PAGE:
Lusala was consumed by rural households 0.71 ± 0.73 times in the 7 days preceding interviews, with no differences (F [2, 271] = 0.33, p = 0.72) amongst wealth groups.
Most households in Pemba and Namwala sold tubers at village markets whereas district markets were used more in Itezhi Tezhi and Kalomo (Fig. 5). Few households sold tubers through wholesalers to market traders. The value of D. hirtiflora tubers sold ranged widely, from USD 0.6 to USD 128 per household selling tubers in the peak collection month, averaging USD 16.14 ± 3.5. The average sale price for rural households ranged from USD 0.35/kg in Kalomo to USD 0.49/kg in Itezhi Tezhi. These households in the four districts also reported an average income of USD 192.49 ± 27.16 from sales of maize each year.
Focus group discussions confirmed the value and importance of D. hirtiflora, with the good taste of tubers highlighted (“lusala is tasty;” “it blends well with groundnuts, eggs, fish, and meat”) in all three districts (Table 4). They also reported that tuber palatability, food value, and quality are low during the rainy season. Tuber texture changes then, and so they become difficult to cook (described locally as kusaba in Tonga). Moreover, whilst collection peaked in April, this was considered too early to collect good quality tubers because they retained high water content. Early tuber collection before the end of the rainy season was due to high competition amongst collectors. The best quality tubers were reported to be collected after June, when moisture has been lost, until tubers lose dormancy. The occurrence of male and female plants (dioecy) in D. hirtiflora was identified in all four districts. Several different aspects of tuber morphology were also identified, with Pemba identifying the greatest range. The focus groups suggested associations between tuber color and soil type and of high rainfall with hairy tubers and greater water content.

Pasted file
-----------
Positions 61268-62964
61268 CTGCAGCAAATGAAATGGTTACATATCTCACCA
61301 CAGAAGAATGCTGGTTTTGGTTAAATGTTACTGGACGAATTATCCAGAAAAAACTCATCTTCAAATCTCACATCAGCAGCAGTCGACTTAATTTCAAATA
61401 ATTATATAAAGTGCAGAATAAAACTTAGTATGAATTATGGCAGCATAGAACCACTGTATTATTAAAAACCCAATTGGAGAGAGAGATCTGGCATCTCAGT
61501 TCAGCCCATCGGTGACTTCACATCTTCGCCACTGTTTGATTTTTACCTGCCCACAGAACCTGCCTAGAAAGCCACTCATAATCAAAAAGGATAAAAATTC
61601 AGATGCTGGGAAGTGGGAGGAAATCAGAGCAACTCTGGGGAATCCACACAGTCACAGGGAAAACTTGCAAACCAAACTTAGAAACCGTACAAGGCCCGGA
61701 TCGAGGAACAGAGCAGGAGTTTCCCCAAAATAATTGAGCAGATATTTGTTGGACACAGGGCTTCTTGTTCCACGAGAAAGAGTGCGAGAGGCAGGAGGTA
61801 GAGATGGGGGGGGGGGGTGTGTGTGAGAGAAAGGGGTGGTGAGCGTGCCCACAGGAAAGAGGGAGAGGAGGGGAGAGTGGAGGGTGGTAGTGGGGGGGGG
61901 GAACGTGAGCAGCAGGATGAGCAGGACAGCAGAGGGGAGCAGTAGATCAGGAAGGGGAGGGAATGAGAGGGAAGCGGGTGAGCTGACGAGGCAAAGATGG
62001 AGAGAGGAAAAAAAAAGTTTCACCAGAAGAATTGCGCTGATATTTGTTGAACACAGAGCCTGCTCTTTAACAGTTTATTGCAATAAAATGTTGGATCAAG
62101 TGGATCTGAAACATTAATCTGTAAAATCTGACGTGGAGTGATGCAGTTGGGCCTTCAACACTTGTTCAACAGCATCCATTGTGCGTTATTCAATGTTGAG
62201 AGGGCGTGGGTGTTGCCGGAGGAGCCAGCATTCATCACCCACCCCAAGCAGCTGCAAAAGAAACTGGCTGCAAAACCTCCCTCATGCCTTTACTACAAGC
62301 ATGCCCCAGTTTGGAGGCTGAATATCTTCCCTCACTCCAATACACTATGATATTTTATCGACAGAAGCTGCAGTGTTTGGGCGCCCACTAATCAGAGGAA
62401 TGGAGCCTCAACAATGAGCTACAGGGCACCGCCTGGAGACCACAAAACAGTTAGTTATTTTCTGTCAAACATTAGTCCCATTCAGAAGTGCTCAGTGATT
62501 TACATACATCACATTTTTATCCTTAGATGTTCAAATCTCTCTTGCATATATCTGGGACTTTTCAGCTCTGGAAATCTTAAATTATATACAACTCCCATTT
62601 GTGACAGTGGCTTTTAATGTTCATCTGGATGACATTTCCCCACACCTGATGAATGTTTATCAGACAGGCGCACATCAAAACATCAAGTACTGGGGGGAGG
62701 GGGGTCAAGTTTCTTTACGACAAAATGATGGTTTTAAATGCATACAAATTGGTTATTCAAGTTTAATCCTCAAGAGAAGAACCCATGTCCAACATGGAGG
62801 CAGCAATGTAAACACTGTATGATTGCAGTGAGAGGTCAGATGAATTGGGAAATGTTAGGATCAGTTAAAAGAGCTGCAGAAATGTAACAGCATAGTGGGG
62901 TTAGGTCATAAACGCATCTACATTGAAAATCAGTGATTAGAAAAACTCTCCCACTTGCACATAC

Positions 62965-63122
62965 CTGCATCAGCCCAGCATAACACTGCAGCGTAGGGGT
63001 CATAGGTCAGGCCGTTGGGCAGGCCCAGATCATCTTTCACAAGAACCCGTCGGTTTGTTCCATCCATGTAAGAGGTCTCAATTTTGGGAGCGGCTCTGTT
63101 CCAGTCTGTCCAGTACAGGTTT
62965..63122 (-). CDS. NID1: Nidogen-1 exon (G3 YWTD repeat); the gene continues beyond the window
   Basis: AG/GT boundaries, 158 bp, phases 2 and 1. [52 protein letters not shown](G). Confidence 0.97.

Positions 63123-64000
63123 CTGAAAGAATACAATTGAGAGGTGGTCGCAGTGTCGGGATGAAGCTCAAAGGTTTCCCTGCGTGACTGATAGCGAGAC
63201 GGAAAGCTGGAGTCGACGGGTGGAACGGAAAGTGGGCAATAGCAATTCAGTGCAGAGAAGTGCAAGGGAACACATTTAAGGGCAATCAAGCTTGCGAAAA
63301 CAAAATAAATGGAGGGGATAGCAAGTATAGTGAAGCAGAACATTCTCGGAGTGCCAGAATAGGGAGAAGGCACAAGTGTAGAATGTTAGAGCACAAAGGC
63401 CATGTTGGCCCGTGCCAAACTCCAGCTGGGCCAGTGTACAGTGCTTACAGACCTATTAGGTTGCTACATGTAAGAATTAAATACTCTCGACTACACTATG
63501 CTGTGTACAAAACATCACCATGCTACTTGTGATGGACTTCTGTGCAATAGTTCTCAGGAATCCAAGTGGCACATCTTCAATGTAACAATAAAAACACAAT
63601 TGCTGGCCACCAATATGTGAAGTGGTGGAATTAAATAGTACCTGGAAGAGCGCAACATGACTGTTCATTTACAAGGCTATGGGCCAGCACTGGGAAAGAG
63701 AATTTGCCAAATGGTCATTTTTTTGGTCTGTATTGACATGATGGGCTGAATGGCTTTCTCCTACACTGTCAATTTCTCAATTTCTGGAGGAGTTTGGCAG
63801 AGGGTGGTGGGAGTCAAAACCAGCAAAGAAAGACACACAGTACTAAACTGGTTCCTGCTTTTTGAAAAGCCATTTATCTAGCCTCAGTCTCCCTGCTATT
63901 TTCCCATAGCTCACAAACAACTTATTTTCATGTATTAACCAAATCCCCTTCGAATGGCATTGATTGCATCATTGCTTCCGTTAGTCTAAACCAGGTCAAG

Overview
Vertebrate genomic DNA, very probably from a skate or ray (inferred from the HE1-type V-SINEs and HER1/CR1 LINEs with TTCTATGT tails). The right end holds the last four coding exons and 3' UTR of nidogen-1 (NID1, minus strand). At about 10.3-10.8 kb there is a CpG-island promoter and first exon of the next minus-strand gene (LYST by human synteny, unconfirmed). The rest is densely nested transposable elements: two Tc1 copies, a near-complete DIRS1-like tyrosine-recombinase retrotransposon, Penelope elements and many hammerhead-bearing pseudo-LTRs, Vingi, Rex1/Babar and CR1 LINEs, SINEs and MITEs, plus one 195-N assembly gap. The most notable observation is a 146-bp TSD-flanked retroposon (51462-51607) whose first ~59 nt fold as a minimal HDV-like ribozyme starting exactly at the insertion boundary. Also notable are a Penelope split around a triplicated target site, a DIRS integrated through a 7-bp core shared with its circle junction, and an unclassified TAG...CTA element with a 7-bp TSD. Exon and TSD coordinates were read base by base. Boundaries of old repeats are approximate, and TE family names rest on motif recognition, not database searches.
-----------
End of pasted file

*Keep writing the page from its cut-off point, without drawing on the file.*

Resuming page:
The associations amongst seven variables concerning D. hirtiflora collection, consumption, and sale by rural households are presented in Table 5. Other than time to hotspots not being correlated with any other variable, most of these associations provided significant correlations. In particular, the more time dedicated to gathering tubers once a collector has arrived at a hotspot, the more tubers harvested (r = 0.63), the more tubers consumed (r = 0.52), the more tubers sold (r = 0.60), and the more earned from tuber sales (r = 0.72).
Status of Lusala Populations in the Wild
Most households (79%) perceived populations of D. hirtiflora to be declining in the wild, which 98% ascribed to overharvesting. This was attributed to human population growth. Other causes suggested included deforestation due to charcoal production, clearing forests for new crops, unsustainable harvesting, and declining rainfall.